HOW THE PROGRAM WORKS
What kinds of books are eligible for PLR payments?
In general, works of fiction, poetry, drama, children's books, scholarly books, and general non-fiction are eligible. However, certain kinds of books are ineligible. Please refer to the program eligibility criteria.
No. E-books are not yet eligible to the PLR program. The Commission has affirmed that books in electronic format will be accepted in the PLR program when a suitable program design is completed. Our current goal is to incorporate e-books in the title registration process in time for the 2014-15 program cycle. The Commission is currently reviewing its technical criteria in order to create clear eligibility guidelines that will address both printed and e-books.
Every year, the PLR Commission decides which library catalogues are to be used for its sample. The selection process takes into account the desire to include substantial collections and to represent the various regions of Canada. We survey six public library catalogues in each language group and double results for libraries in the largest urban centres.
How is a PLR payment calculated?
There are four main factors that influence the amount of a PLR payment: the PLRC’s budget, the total number of registered titles found in the selected libraries, the payment category in which a title falls and the number of library catalogues in which a title is found.
When will I learn if I will be receiving a PLR payment?
A Title Earning Summary is mailed to you each February. This report indicates whether your registered titles were found in the selected libraries and the amount of your PLR payment.
What support material is required?
A photocopy of the title page and copyright page where your name and the title of the book appear is required. The table of contents, if available, must also accompany your signed registration form.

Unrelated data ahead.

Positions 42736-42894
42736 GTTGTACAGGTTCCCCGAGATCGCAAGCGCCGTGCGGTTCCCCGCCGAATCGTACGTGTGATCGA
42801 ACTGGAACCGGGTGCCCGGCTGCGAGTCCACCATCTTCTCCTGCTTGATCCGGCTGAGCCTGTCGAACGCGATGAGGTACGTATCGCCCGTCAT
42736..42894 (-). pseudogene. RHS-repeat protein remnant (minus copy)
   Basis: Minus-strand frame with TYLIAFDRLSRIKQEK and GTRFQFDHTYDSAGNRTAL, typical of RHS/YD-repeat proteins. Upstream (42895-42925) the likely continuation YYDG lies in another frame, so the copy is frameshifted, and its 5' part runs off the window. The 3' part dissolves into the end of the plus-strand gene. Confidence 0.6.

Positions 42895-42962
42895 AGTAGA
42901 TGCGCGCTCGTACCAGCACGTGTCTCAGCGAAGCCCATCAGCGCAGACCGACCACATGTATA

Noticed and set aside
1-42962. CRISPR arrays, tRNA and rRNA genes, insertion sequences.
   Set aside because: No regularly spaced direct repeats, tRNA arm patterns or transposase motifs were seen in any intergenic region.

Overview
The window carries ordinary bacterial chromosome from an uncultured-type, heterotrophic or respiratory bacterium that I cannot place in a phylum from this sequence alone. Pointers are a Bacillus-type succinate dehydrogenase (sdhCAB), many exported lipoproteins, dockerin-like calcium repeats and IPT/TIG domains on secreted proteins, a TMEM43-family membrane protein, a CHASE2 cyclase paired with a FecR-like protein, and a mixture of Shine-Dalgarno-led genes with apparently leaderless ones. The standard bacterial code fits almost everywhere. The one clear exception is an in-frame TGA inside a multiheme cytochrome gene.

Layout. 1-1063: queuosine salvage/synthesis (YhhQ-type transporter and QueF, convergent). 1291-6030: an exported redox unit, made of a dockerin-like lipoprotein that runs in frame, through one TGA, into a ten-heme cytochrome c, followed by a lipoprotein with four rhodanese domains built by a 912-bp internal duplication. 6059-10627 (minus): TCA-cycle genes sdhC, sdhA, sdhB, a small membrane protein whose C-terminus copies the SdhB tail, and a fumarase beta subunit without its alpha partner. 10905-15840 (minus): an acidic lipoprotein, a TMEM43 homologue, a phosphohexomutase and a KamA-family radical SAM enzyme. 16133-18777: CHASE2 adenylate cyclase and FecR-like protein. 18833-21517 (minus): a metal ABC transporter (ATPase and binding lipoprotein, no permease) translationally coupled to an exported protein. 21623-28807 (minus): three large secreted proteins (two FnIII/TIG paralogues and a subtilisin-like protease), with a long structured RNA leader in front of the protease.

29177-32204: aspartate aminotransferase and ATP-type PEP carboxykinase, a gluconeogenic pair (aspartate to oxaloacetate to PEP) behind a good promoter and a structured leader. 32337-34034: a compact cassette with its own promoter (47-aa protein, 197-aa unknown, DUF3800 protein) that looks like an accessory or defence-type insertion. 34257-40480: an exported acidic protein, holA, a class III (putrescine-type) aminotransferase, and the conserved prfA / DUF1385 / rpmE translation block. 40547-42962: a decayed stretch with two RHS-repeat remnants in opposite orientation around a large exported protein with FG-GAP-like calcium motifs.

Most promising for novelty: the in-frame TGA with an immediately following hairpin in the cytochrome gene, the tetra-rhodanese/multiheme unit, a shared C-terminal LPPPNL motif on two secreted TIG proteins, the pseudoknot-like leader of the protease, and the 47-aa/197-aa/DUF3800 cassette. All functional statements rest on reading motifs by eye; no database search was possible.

What is meant by “percentage share” on the Registration form?
Percentage share refers to the portion of a book that is attributed to a contributor, where there is more than one contributor to the book. It is not tied to the royalty rate or the division of royalties agreed to by various contributors to a book. For example, if a 100-page book consists of 70 pages of a writer’s work and 30 pages of an illustrator’s work, the illustrator would claim 30% and the writer would claim 70%. Please refer to the program eligibility criteria for detailed information.
Once registered with the PLR program, do I have to re-register every year?
No. Your file will be automatically carried over from year to year. However, should you wish to add a new title, you will need to do so during the registration period by completing a File Update form (provided to authors in February each year).
A new edition of a title that I registered a number of years ago was just released. Will this have an impact on the payment category in which my title falls?
The date of publication, edition or reprint of a book is not a consideration in the PLR payment scale. The payment category in which a titles falls is determined by its original registration date with the PLR program.
Is the Public Lending Right the same as copyright or royalties?
No. The Public Lending Right is not related to copyright law or royalty payments. Copyright is a right guaranteed by law that protects the creators of works and royalties are payments from a publisher based a percentage of the revenues received for book sales. Rather, PLR payments are issued to authors as a compensation for the free public access to their books in Canadian public libraries.
What is the Income Tax status of a PLR payment? When do I receive a T4A slip?
All PLR payments must be reported as income whether you received a T4A tax slip or not. Generally, PLR earnings are included under line 130 "Other Income" of your Federal Income Tax return.
If your payment is $500 or more you will receive a T4A slip the February following your payment. If your payment is under $500, we will not issue a T4A slip.
Do PLR payments continue after an author’s death?
No. Payments are limited to living authors. An author’s estate is eligible for one final PLR payment after the date of death. Executors should send a copy of the death certificate to the PLR Program office and confirm the contact name and address of the estate, so that the cheque can be properly forwarded.